Stroke patients are getting younger: Know the signs

Times Report
Crookston Times

    May is Stroke Awareness Month. According to the Centers for Disease Control and Prevention, in the United States, someone has a stroke every 40 seconds. Every four minutes, someone dies of a stroke. Stroke is the leading cause of disability and the third leading cause of death.

    A stroke occurs when a blockage stops the flow of blood to the brain or when a blood vessel in or around the brain bursts. Although many people think of stroke as a condition that affects only older adults, a stroke can occur in people of all ages. In fact, nearly a quarter of all strokes occur in people younger than age 65.

    According to RiverView Health Emergency Department Coordinator Ashley Dufault, RiverView has seen an increase in stroke cases recently in a younger demographic. “We haven’t been seeing your ‘typical’ stroke patients. More young people are coming in with strokes and stroke-like symptoms. That is why it is important to know the signs and symptoms of a person having a stroke. Strokes can be treatable and even preventable, but time is key.’’

    RiverView became an Acute Stroke Ready Hospital in April of 2016. “What that means is that RiverView has voluntarily decided to meet the standards set forth by the Minnesota Department of Health so we can give the best care possible to patients exhibiting symptoms of a stroke,’’ reported Dufault.

    To be eligible as an Acute Stroke Ready Hospital, redesignation must take place every three years. RiverView’s next survey will take place in 2022. An Acute Stroke Team must also be available 24/7, consisting of an Emergency Department physician, RN, and staff from the lab and diagnostic imaging. The Team is held accountable for completing stroke education, and all stroke charts are reviewed for performance improvement possibilities.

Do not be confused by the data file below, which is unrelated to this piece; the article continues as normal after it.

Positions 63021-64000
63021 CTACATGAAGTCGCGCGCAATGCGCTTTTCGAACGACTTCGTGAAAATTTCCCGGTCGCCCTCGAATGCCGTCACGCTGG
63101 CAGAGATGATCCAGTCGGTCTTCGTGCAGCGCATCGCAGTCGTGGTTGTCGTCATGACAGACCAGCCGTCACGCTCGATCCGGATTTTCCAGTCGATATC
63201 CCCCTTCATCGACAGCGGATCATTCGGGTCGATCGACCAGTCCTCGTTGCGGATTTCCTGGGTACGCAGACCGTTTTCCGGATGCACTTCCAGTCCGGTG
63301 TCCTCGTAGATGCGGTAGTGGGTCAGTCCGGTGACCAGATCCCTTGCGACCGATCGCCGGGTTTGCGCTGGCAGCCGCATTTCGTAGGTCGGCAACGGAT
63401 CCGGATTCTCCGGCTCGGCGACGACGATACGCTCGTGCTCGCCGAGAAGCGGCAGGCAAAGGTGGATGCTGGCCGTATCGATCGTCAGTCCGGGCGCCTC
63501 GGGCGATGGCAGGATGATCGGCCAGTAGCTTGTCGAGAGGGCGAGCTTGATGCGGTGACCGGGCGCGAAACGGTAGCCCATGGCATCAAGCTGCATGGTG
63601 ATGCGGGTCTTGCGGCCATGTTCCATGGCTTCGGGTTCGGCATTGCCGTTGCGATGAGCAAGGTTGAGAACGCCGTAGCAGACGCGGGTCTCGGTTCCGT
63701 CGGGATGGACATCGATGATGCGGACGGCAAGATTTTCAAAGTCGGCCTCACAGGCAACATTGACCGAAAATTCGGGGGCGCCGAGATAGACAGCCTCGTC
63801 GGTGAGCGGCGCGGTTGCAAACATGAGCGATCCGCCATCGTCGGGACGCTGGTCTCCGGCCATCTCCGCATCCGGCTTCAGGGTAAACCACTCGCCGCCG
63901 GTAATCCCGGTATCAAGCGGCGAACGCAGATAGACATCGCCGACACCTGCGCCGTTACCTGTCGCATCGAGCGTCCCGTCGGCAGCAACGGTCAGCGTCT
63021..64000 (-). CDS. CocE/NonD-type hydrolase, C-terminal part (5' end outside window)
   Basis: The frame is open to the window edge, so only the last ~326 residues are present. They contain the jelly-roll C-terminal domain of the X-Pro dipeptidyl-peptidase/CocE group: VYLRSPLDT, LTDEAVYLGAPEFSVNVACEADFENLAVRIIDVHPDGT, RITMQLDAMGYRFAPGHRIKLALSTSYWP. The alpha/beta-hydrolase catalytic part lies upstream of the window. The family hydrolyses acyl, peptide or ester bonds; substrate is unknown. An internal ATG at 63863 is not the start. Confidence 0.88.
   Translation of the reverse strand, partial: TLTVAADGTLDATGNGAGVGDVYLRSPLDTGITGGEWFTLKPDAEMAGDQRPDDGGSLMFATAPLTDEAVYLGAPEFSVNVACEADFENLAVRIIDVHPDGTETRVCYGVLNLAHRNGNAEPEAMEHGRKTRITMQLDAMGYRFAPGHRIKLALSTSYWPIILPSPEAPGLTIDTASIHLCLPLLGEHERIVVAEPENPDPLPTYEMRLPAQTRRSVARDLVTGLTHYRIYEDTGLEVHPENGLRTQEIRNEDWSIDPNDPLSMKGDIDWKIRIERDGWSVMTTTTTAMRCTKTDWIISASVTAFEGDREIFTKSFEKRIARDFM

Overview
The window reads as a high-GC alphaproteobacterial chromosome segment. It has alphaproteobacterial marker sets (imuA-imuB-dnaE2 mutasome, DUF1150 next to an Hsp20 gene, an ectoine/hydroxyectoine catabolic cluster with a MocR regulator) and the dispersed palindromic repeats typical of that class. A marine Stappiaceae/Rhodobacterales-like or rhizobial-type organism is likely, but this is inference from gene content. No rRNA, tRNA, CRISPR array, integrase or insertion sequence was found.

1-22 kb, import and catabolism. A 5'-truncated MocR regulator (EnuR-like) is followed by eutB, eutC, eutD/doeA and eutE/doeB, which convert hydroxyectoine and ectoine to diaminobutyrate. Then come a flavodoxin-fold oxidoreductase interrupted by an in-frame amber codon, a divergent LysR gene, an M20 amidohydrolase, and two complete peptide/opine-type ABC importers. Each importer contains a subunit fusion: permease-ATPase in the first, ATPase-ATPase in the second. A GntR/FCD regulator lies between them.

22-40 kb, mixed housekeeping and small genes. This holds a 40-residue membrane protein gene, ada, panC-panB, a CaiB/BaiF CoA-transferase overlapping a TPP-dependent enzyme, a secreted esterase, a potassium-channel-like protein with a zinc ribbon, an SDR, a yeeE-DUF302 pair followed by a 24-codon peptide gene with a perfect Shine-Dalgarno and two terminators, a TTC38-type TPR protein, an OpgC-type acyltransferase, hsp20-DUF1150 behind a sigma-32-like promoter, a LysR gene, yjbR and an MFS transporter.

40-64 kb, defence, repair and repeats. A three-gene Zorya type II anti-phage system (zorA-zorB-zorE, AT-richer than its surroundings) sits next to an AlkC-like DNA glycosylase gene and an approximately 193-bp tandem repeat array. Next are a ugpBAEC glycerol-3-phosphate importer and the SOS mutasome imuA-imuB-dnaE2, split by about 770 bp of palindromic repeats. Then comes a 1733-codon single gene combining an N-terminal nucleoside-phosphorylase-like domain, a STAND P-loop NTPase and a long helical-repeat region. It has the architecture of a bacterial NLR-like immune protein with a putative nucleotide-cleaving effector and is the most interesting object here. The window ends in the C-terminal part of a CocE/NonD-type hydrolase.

“We work closely with Sanford Fargo so that a neurologist can see the patient’s imaging, vitals, and labs as soon as they are documented,’’ Dufault shared. “We follow a written stroke protocol, which includes the door-to-CT model, meaning as soon as staff is aware a patient exhibiting stroke symptoms is en route, we can bring them right in the door to the CT scanner.

    “The Emergency Department works closely with the local EMS companies, and they are excellent at giving a heads-up when a patient is exhibiting stroke symptoms, so staff can be ready and waiting when they arrive.’’

    Stroke patients treated at RiverView are at an advantage, according to Dufault, because RiverView can give IV Alteplase, also known as the clot-buster, if indicated, which is not the case at all critical access hospitals. RiverView also can get stroke patients to a higher level of care by both ground and air ambulance.

    “If conservative management is the patient’s preference, our Inpatient Unit has not only unmatched nursing and physician care, but also the teamwork provided by physical, occupational, and speech therapy to ensure the patient receives the highest level of care.

    After discharge, RiverView staff ensure the patient is recovering adequately and receiving any post-hospital care required.’’

    Dufault stresses that it is better to overreact to stroke symptoms than ignore them. “Calling 911 is the right thing to do, even if you are wrong. Calling 911 and getting EMS care could have a lasting impact on a loved one.’’

    For more information on stroke-related services at RiverView Health, call 281.9200.

Ashley Dufault